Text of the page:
Everything you need to know about the Question Time Election special

David Cameron, Ed Miliband and Nick Clegg will all face questions from the studio audience in a special edition chaired by David Dimbleby

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There’s just one week to go until the General Election, and while this won’t be the head-to-head battle between Ed Miliband and David Cameron the Labour leader’s been crying out for, tonight’s Question Time special will see the two of them on the same show.

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When is it?

Thursday 30 April, 8-9.30pm BBC1, live from Leeds Town Hall.

How can I watch?

Live on BBC1, Sky News and BBC iPlayer. You can also listen in on BBC Radio 5 Live.

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Who’s taking part?

Conservative leader David Cameron, Labour leader Ed Miliband and Lib Dem leader Nick Clegg. The debate will be chaired by regular Question Time presenter David Dimbleby.

Nicola Sturgeon, Leanne Wood and Nigel Farage will each appear in special half-hour debate programmes of their own in Scotland, Wales and England. The BBC News channel will show highlights of all programmes at 9.30pm on Thursday and at 8.30am on Friday.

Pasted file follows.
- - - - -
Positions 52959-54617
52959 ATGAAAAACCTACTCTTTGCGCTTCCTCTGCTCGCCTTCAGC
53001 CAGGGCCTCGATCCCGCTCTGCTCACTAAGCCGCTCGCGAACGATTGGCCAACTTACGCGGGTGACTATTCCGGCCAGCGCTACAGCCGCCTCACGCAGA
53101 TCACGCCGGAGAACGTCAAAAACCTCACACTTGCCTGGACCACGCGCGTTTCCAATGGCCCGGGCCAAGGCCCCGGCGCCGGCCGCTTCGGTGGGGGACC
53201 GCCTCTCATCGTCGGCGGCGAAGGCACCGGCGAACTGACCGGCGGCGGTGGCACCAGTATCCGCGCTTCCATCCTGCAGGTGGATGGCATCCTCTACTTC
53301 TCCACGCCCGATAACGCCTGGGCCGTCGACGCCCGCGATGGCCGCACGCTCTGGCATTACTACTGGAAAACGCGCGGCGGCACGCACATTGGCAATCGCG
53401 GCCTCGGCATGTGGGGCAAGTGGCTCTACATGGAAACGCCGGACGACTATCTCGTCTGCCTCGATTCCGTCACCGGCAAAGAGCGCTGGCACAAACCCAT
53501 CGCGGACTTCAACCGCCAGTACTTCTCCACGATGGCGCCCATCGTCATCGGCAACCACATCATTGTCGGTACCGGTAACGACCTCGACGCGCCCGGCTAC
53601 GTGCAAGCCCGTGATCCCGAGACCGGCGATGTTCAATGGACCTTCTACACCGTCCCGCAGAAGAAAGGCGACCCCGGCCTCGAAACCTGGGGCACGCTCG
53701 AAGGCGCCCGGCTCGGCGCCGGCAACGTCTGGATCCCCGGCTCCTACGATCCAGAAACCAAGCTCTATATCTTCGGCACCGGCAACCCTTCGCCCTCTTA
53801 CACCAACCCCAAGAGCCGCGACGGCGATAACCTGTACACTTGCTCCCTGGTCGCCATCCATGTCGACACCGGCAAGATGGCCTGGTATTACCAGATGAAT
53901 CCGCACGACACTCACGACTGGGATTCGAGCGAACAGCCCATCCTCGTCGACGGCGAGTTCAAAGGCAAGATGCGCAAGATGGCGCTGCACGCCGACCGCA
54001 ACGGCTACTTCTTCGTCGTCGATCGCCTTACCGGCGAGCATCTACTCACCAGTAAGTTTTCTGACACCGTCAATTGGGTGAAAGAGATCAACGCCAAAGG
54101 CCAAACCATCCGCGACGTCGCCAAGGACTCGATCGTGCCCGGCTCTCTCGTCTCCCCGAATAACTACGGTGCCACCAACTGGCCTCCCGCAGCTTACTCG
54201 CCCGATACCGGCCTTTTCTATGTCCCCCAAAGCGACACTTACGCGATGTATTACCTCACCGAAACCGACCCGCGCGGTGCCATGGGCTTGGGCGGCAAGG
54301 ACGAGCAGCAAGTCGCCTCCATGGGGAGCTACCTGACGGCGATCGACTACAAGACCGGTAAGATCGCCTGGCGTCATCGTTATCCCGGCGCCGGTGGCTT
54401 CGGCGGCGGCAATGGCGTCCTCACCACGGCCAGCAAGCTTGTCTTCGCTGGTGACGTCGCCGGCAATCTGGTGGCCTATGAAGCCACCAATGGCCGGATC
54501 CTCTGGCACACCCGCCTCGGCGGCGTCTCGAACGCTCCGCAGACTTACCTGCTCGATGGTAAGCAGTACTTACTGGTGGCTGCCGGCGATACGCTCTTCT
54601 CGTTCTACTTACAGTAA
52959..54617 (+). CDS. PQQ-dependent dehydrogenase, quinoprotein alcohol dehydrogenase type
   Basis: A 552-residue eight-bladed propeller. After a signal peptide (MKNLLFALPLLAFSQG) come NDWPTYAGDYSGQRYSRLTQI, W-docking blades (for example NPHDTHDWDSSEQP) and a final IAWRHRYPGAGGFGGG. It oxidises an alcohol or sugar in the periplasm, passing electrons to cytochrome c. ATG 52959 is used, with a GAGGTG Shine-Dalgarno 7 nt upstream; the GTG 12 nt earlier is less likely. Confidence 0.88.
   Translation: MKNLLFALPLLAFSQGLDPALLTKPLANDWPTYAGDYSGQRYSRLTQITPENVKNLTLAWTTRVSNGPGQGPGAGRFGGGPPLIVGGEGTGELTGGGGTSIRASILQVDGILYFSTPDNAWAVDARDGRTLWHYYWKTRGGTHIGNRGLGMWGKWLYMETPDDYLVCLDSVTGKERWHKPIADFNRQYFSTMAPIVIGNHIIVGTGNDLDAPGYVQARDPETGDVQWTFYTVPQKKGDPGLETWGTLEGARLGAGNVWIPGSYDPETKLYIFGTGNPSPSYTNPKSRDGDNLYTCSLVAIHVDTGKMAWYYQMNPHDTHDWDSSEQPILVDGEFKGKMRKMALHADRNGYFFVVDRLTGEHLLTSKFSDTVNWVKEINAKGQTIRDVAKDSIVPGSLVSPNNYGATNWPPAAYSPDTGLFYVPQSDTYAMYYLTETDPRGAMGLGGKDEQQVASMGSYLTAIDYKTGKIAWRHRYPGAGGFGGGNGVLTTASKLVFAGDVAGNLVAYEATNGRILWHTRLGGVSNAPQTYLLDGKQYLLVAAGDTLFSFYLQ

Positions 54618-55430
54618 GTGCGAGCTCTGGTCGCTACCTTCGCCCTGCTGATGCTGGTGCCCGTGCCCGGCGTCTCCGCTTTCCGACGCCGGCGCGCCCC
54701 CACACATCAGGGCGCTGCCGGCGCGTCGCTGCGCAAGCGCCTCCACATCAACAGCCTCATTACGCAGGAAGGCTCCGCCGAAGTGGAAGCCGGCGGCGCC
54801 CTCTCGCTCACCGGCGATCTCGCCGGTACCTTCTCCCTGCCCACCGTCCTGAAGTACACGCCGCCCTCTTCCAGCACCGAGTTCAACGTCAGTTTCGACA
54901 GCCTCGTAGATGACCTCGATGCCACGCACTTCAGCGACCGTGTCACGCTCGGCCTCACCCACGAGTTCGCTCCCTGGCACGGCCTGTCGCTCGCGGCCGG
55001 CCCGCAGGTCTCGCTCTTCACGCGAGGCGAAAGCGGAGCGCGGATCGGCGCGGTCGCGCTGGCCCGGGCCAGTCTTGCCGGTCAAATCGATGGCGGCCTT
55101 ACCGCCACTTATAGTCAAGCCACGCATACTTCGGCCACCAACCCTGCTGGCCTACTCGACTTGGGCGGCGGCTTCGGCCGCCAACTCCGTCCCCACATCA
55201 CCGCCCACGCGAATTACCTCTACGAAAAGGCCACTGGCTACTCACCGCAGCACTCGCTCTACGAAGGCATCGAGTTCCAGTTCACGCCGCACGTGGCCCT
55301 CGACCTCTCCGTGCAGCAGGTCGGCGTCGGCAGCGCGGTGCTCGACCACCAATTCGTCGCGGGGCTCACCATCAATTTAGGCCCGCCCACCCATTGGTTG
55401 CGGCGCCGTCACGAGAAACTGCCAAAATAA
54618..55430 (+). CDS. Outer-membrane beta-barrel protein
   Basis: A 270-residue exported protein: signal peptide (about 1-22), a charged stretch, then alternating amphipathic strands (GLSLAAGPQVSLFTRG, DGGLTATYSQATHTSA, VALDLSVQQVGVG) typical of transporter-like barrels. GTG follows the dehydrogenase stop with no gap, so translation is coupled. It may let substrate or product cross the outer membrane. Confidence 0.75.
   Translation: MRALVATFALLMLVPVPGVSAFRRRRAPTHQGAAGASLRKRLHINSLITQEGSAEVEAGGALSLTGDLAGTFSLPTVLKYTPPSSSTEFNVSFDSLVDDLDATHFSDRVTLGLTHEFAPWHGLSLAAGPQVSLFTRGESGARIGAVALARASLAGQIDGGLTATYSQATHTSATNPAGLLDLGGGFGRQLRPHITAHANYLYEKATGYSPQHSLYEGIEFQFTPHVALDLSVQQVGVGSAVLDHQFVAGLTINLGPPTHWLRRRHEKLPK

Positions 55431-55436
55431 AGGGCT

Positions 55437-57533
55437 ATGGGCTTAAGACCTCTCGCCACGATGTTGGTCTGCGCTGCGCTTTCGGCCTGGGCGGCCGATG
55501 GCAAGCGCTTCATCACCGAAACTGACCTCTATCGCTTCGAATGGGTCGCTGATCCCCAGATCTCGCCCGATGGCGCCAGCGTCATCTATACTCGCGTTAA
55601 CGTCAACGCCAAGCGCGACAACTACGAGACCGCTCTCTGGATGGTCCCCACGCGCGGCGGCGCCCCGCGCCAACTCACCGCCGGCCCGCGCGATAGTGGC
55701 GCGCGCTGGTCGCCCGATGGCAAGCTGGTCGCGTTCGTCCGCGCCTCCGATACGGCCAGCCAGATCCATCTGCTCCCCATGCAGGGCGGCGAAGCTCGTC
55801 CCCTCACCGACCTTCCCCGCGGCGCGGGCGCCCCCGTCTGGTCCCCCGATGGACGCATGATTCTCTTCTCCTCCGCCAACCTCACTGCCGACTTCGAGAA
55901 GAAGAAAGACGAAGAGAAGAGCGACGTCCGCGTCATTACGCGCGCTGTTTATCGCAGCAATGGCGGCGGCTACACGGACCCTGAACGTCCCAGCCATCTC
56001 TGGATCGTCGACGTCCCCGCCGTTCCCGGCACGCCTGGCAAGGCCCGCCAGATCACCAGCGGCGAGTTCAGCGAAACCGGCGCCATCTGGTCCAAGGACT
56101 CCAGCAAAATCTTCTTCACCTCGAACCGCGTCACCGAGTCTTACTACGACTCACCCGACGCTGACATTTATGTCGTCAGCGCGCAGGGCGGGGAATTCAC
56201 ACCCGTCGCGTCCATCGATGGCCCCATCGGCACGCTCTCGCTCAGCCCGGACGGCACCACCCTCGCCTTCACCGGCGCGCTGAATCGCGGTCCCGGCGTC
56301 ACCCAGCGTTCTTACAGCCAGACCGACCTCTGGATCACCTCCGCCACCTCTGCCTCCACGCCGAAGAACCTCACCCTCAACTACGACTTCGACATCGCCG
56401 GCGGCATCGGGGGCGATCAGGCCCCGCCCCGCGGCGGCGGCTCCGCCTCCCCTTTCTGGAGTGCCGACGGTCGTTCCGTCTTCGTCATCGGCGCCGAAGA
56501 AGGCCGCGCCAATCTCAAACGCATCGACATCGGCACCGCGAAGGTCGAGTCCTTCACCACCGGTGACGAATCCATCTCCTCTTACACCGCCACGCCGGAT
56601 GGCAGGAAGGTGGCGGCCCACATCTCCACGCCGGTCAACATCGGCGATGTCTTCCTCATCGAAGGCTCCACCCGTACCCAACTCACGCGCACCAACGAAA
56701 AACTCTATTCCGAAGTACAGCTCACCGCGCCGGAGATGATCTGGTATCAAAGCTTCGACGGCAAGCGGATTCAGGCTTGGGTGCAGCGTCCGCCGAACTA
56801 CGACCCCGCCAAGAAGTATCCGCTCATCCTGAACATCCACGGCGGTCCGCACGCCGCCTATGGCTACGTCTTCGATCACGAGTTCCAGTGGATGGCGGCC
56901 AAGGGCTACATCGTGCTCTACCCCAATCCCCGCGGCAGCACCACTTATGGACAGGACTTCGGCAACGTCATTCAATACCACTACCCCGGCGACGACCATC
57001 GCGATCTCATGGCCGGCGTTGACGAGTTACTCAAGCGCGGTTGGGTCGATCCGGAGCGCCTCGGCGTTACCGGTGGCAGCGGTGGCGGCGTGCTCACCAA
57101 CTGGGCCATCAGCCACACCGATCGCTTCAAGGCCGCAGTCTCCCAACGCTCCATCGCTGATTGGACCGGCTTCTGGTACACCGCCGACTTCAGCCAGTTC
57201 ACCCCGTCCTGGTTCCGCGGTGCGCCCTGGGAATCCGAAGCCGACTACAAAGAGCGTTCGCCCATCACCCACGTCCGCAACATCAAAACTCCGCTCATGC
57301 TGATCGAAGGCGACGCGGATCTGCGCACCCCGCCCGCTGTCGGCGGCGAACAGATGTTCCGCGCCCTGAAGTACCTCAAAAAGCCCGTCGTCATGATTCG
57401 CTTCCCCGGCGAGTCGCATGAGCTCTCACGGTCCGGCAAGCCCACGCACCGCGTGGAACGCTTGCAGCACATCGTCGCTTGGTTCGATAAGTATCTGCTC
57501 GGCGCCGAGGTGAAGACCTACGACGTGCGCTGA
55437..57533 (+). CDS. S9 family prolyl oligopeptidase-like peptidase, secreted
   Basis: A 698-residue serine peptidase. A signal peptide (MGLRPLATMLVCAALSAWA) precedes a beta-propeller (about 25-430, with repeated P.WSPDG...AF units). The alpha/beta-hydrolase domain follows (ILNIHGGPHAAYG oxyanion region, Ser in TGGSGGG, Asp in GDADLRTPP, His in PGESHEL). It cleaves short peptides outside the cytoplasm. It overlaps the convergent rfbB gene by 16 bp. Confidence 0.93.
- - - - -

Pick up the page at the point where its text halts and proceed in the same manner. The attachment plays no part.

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How does it work?

Each leader will separately face 30 minutes of questioning from the studio audience. Like a standard Question Time, questions can be submitted in advance or on the night. Cameron will go first, Miliband second and Clegg third.

The make-up of the studio audience has been criticised on both sides, but the BBC has defended how it has chosen who can attend. The Corporation claimed that “each party leader faces the same prospect – an audience where one in four supports him, but where the majority does not”.

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25 per cent of the audience are Tory voters, 25 per cent say they will vote Labour, 25 per cent Lib Dem, 15 per cent favour “other parties” and 10 per cent are undecided.

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